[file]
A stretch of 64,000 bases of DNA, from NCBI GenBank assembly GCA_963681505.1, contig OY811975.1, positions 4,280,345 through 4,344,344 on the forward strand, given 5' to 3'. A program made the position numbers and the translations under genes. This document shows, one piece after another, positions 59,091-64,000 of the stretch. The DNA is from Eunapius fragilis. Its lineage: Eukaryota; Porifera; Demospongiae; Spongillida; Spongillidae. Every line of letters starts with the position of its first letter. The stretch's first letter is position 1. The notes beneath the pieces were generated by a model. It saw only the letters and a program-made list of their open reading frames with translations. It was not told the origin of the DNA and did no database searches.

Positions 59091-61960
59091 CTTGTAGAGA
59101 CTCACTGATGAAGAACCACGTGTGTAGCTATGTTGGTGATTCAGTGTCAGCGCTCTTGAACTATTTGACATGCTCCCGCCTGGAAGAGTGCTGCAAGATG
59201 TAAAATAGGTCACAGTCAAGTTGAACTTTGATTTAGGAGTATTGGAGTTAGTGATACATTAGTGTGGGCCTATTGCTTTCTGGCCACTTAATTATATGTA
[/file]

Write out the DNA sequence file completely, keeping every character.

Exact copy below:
A stretch of 64,000 bases of DNA, from NCBI GenBank assembly GCA_963681505.1, contig OY811975.1, positions 4,280,345 through 4,344,344 on the forward strand, given 5' to 3'. A program made the position numbers and the translations under genes. This document shows, one piece after another, positions 59,091-64,000 of the stretch. The DNA is from Eunapius fragilis. Its lineage: Eukaryota; Porifera; Demospongiae; Spongillida; Spongillidae. Every line of letters starts with the position of its first letter. The stretch's first letter is position 1. The notes beneath the pieces were generated by a model. It saw only the letters and a program-made list of their open reading frames with translations. It was not told the origin of the DNA and did no database searches.

Positions 59091-61960
59091 CTTGTAGAGA
59101 CTCACTGATGAAGAACCACGTGTGTAGCTATGTTGGTGATTCAGTGTCAGCGCTCTTGAACTATTTGACATGCTCCCGCCTGGAAGAGTGCTGCAAGATG
59201 TAAAATAGGTCACAGTCAAGTTGAACTTTGATTTAGGAGTATTGGAGTTAGTGATACATTAGTGTGGGCCTATTGCTTTCTGGCCACTTAATTATATGTA